|Unit||Index 2015=100, NSA|
|Adjustments||Not Seasonally Adjusted|
|Capacity Utilization||2019 Q2||84.3||84.4||%, SA||Quarterly|
|Business Confidence||May 2019||4.7||6.7||Balance of Opinion, SA||Monthly|
|Industrial Production||May 2019||105.1||101.5||Index 2015=100, NSA||Monthly|
|Change in Inventories||2019 Q1||1,156||-86||Mil. EUR, SA||Quarterly|
|Real Change in Inventories||2019 Q1||1,347||327||Mil. 2015 EUR, SA||Quarterly|
The development in industrial production, published each month by Statistics Netherlands, is one of the most significant economic indicators. This development is commonly presented as a value added quantity index (production index) which refers to a particular base year. The value added of goods and services is the value of produced goods and services minus the value of raw and auxiliary materials, semi manufactured products and services necessary to produce them. Every month Statistics Netherlands also publishes sales indices, subdivided into domestic and exports, of industrial companies. The sales indices of industrial companies are calculated comparing the sales from all industrial companies with at least twenty employees in the month under inquiry with the sales in the average month in the base year 2000. Additionally Statistics Netherlands publishes monthly indices on the value of received orders, subdivided into domestic and foreign orders. All the above indices aim to provide information on the economic process in industry, shortly after the end of the month under review.
At company level, the volume developments of production and sales are divided into the sections mining and quarrying, manufacturing industry and public utilities. These three sections together make up industry. Usually, industry also includes construction. This branch of industry, however, is not included in the production index, nor in the sales index of industry. The manufacturing industry is divided into divisions, groups and classes based on the Standard Industrial Classification of all Economic Activities (SIC) 1993 of Statistics Netherlands; in this classification, companies are classified according to main production activity.
Ideally, the determination of production volume developments would require monthly data on the production of goods and services and the use of raw and auxiliary materials of all companies. In practice, the number of interviewed companies as well as the number of respondents are limited. For each group of industry, an indicator is selected which most truthfully reflects the development of the gross value added at basic prices. Turnover is the most significant indicator of the production index, if possible in combination with stock data. Producer price index figures are essential for the calculation of volume developments. Other indicators are real production and/or consumption data and hours worked. If monthly data on a particular group of industry are not available, whereas, for instance, quarterly data are, the latter will be converted to monthly data. Statistics Netherlands calculates the production index as a chain index. The monthly volume development of a particular year is calculated on the basis of the average of the previous year. Next, the index is calculated by linking these developments to the base year 2000. The most recent indices for production are provisional. Due to more response of companies the indices can change.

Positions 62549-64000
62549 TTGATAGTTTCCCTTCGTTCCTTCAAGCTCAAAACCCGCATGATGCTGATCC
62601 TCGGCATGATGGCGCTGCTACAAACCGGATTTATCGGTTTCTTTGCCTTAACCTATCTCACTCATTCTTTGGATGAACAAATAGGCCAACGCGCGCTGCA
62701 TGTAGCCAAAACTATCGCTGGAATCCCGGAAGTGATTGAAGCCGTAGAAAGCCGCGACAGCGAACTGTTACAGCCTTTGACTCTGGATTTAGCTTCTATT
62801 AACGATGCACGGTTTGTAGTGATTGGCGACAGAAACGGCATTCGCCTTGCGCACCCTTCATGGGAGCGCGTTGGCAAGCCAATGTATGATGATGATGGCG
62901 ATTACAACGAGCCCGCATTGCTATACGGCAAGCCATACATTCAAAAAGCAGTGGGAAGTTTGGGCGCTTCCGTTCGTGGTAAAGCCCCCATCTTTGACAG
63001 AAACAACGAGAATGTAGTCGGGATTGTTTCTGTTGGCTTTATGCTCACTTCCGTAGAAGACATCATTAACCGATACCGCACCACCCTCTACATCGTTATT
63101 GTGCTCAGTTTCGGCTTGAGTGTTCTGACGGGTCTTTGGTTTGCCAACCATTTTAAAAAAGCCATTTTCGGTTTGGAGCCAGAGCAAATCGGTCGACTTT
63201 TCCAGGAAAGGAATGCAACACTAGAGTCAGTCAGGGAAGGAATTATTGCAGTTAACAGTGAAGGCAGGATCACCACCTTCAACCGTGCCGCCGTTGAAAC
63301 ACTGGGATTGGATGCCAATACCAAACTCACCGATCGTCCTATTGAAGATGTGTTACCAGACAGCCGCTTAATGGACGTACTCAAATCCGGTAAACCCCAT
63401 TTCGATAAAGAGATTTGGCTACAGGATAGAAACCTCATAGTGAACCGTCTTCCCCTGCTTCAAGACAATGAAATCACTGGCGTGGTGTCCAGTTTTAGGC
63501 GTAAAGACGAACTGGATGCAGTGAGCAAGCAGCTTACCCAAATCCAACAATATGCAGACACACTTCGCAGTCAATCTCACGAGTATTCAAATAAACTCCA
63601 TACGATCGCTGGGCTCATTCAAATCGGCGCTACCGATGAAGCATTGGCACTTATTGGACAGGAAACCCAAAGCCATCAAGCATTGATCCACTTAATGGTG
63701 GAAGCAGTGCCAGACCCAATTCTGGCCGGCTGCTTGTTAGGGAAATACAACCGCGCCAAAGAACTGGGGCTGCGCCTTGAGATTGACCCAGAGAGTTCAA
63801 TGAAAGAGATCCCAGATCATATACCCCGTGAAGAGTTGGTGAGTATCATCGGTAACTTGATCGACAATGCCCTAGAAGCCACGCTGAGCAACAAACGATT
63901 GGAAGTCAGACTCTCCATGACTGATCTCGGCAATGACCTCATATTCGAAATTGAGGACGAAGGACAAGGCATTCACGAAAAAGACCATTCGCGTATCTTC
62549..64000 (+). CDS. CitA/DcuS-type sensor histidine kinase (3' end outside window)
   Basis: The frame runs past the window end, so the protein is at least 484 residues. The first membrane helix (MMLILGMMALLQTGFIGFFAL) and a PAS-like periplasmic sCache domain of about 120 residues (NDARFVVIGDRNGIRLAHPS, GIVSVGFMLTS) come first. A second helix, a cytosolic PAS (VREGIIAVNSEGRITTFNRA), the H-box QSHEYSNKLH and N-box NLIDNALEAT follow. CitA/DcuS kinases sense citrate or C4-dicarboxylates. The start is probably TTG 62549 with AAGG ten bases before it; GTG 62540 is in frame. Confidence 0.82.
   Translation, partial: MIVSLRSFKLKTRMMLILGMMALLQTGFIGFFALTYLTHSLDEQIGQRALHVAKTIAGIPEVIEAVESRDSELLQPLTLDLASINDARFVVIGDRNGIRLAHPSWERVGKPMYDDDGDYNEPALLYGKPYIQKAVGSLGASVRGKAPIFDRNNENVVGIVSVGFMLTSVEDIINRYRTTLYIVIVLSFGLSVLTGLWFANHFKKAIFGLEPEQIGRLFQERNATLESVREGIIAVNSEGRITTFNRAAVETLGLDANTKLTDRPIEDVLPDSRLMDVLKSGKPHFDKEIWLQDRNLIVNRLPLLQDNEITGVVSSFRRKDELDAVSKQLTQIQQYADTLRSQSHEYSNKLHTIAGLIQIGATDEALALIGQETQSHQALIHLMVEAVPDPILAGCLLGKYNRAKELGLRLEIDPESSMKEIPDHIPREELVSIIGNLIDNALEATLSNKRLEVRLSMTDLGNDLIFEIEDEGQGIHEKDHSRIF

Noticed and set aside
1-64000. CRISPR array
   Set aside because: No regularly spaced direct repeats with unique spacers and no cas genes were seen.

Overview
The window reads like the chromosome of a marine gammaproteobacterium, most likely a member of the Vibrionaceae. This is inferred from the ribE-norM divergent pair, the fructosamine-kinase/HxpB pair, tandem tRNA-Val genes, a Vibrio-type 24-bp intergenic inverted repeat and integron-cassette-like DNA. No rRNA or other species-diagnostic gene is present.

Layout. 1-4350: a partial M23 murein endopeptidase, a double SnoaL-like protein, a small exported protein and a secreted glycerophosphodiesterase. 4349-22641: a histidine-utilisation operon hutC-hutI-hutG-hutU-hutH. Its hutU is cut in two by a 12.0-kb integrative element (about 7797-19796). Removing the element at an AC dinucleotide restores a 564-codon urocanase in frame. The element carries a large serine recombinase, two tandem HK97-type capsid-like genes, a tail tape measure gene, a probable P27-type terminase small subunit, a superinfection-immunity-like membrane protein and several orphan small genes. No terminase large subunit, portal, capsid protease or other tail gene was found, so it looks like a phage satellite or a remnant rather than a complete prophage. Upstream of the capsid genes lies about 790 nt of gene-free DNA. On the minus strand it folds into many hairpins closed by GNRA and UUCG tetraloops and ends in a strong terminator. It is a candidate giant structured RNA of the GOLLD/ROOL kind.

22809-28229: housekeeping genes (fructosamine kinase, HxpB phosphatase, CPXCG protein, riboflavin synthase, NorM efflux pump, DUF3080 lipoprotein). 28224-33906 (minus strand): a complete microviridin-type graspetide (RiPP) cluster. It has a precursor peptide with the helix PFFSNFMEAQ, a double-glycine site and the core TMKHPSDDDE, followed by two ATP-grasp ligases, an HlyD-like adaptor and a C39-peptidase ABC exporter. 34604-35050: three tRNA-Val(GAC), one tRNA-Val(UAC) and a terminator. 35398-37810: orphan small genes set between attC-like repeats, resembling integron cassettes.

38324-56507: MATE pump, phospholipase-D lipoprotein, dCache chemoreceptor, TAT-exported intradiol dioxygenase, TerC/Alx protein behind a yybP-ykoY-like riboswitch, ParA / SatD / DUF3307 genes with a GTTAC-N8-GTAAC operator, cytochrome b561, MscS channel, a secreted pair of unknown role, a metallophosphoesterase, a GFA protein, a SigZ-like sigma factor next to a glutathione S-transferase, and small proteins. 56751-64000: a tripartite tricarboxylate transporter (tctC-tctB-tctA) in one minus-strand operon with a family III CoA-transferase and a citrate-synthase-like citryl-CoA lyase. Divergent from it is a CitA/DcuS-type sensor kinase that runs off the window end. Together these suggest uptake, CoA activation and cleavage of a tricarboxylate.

The volume index figures of production in the various categories, industry groups and classes are weighted by the gross value added at basic prices from the National Accounts. In the National Accounts macro economic data are consistently integrated. The weighting coefficients used in a specific year, are based on the previous year of the most recent National Accounts.
The aim of the production index is to measure the volume change of the gross value added at basic prices. This can often not be measured directly because short-term information on value added is lacking. Verification of the production index is therefore necessary. In the compilation of the National Accounts annual input-output tables are drawn up in real prices and in basic prices. The latter tables can be compared with the results of the production index.
Differences between the production index and the gross value added at basic prices may occur for the following reasons:
It will be clear from the above that differences may arise between the development of production within the scope of the production index and annual calculations of National Accounts. Therefore, the production index is adjusted annually to the three most recent years of National Accounts available. Figures referring to the year t-3 are considered permanent because all the available information has been incorporated. Figures referring to the years t-2 and t-1 are provisional, since not all information is available in detail.
After the publication of final results CBS only updates the results if there are major revisions / corrections are necessary.